Then, they offered Machado the largest deal in team history: 8 years, $250 million. It held an AAV of $31.25 million, with Machado entering free agency at 34 years old, enough time for Machado to get another payday if his body still held up when 2027 arrived. It was undeniably a good deal for Machado, that would set him and his family (and 20 future generations of Machados) up for life. But the Padres offered more.
The Padres didn’t match the AAV level of the White Sox, but it did surpass the years offered, as the Padres gave Machado 10 years and $300 million. Machado, looking for those extra years of job security and $50 million more, took San Diego’s offer, leaving the White Sox with a couple of Machado’s friends and virtually no value for them. It was bold of the White Sox to put so many eggs in the Machado basket, and while you can’t fault them for wanting to supplement their core with an incredible SS/3B talent, their hot pursuit of Machado and lukewarm attempts at signing Harper left them hanging out to dry.
So, the White Sox entered the 2019 season with only a handful of free-agent commitments (many of them short-term), the 6th-lowest payroll in baseball, and no superstars.
Why did I tell you about the White Sox’s failure to sign Manny Machado? I think cautionary tales like the 2018-19 White Sox are what Texas feared would happen to them (if the Rangers turn the corner), and it’s why they pursued free agents so aggressively this season, even without a guarantee of short-term success. Contrary to what Twitter may tell you, it’s not so easy to sign high-quality free agents. Just ask the Angels, who have failed to reel in frontline starting pitching in the free-agent market for a half-decade. When you have the opportunity to sign a marquee free agent, you do it, because there’s no guarantee it’ll happen again.
The Rangers now have their middle infield of the future, even if the team is going to suffer a whole lot of losses over the next year or two. They don’t have a lot else going for them, although if you squint hard enough, you can see some of the pieces of the next good Rangers team, with Seager, Semien, Jung, Nathaniel Lowe, Adolis García, and so on. The rotation is still a mess, and the Rangers are going to need all of their young players to take huge steps forward in the next year or two, but the bones of a good team are maybe (?) there. And, the Rangers are going to have the opportunity to watch Seager and Semien gel with the prospects as they ascend to the big league club.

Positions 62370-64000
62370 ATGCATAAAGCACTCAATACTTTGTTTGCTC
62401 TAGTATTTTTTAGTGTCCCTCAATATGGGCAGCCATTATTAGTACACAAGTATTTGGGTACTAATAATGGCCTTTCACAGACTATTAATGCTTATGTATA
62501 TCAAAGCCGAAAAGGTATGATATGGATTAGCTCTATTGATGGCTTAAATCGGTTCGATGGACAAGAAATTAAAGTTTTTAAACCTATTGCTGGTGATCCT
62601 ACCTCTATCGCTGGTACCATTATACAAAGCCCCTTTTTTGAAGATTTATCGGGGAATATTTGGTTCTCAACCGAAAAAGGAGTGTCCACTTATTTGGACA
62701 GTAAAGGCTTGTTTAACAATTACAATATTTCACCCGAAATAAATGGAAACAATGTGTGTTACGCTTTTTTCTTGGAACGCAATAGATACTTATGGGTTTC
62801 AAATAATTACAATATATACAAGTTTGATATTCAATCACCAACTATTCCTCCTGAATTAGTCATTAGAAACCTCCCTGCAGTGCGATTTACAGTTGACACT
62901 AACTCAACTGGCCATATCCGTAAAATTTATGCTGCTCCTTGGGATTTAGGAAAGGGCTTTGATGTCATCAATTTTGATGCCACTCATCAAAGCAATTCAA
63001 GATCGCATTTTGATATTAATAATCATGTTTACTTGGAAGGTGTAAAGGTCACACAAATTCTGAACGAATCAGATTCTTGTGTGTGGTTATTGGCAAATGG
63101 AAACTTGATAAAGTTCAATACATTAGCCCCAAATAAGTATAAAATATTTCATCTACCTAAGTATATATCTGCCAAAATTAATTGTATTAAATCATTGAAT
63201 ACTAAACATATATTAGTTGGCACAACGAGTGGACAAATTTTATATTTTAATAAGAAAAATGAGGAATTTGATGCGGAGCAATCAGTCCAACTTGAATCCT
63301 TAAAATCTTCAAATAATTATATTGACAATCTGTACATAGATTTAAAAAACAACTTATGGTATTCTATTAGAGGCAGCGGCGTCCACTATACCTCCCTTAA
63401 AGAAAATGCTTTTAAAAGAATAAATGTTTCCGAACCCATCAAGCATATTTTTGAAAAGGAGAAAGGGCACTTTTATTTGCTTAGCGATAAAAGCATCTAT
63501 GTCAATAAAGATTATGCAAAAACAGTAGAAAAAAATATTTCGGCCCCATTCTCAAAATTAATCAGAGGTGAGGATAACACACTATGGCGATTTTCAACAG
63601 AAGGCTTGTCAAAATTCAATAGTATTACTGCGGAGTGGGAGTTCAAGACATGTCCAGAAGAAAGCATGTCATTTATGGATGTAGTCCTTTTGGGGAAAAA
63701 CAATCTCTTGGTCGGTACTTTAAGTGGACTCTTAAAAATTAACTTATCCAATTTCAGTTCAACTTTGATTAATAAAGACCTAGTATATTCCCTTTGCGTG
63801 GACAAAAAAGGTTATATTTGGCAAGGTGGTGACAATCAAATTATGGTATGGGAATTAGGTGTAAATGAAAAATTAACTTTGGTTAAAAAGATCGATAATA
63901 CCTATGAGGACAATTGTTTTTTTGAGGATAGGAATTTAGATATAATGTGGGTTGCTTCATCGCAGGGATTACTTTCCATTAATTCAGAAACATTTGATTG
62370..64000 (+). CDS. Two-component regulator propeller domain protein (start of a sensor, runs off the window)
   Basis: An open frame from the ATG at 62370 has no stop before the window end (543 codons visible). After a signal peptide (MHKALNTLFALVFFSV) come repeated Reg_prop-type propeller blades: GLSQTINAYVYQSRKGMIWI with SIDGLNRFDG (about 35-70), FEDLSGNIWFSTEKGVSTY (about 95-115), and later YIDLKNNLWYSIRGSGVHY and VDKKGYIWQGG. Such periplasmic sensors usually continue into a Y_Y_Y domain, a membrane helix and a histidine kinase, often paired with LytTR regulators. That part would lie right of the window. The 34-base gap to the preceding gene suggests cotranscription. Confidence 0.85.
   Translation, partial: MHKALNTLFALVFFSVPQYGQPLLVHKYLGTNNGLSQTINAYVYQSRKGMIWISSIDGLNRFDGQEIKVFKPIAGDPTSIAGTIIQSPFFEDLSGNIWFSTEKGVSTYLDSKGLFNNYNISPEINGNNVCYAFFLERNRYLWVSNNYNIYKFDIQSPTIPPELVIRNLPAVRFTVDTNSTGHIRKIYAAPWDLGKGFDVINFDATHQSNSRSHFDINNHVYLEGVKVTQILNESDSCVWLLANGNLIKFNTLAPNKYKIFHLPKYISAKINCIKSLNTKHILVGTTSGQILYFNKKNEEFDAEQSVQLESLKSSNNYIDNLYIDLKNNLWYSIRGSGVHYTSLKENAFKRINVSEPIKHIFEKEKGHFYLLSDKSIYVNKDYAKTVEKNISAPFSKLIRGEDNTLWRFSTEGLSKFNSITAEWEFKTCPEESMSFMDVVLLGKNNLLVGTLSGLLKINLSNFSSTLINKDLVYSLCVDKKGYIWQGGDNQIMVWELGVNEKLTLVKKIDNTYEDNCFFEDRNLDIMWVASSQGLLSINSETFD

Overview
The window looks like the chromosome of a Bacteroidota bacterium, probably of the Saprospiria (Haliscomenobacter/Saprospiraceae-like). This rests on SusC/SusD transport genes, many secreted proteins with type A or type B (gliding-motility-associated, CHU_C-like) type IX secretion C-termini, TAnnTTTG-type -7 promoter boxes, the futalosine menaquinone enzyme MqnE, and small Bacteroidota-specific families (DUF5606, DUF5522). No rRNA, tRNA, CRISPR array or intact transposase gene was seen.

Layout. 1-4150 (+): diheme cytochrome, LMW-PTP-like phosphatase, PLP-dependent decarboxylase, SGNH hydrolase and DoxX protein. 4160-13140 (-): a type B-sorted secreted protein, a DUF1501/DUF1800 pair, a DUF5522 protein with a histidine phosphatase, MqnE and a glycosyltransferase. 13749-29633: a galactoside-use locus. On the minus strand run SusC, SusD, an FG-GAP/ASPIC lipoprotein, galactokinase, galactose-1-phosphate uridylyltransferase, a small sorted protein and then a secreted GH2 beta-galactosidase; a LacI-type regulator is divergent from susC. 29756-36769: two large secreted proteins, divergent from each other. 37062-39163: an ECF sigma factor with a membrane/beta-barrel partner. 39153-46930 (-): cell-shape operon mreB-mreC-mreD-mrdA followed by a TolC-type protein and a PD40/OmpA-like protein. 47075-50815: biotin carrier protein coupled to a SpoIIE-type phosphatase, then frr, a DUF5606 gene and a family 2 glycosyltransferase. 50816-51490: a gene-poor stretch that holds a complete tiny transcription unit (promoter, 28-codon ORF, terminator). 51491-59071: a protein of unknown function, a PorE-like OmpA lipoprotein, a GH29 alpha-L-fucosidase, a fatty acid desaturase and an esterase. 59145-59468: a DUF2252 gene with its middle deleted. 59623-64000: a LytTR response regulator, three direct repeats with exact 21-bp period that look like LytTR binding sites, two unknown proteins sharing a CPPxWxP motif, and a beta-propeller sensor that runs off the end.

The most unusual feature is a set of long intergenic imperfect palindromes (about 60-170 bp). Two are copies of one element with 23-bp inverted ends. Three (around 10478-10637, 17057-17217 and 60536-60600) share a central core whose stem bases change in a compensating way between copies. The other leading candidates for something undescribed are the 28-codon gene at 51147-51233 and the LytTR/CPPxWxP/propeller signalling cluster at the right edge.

The problem is that there’s a ton of risk inherent in this approach. Firstly, Semien’s deal is for 7 years, and he’s 31 years old. What happens if Semien shows his age sooner, rather than later, and the development of young Rangers doesn’t overlap with Semien’s peak? At that point, the Rangers are holding onto a $26 million anchor. Secondly, what if the Rangers never develop their prospects? The Rangers haven’t developed a good pitcher since…
Ah, crap. pic.twitter.com/lbMFOzZp1o
— Scott White (@CBSScottWhite) December 1, 2021
This is a team that has really struggled to develop pitching in the past. What if those struggles continue, and Cole Winn/Jack Leiter bust? What if some of their other prospects bust? At that point, the Rangers are going to have an aging Seager and Semien, and not much else around them. One of the benefits of waiting to sign free agents until your young team is ready to take the next step is that you still have a young core to compete with. Right now, the Rangers don’t have those guys anywhere close to ready (hence why they had to get Seager/Semien now, but it also works against them in terms of failing to compete soon). There’s no guarantee that Seager and Semien are going to want to keep turning in losing seasons.
The Rangers’ actions don’t fit the traditional plan of team-building, as teams typically wait to sign free agents until they are certain their prospects are legitimate. But it certainly makes sense if the Rangers feel their team is 2-3 years away. At that point, Seager and Semien will hopefully still be in their primes, with young players set to carry a greater share of the workload when the two of them start to decline. These moves are heavy with risk, but the payoff is certainly worth it. The Rangers get building blocks for their next great team, and in the immediate future, the ticketing office gets something to help them bring fans to Globe Life Field.
Graphic by Michael Packard (@designsbypack)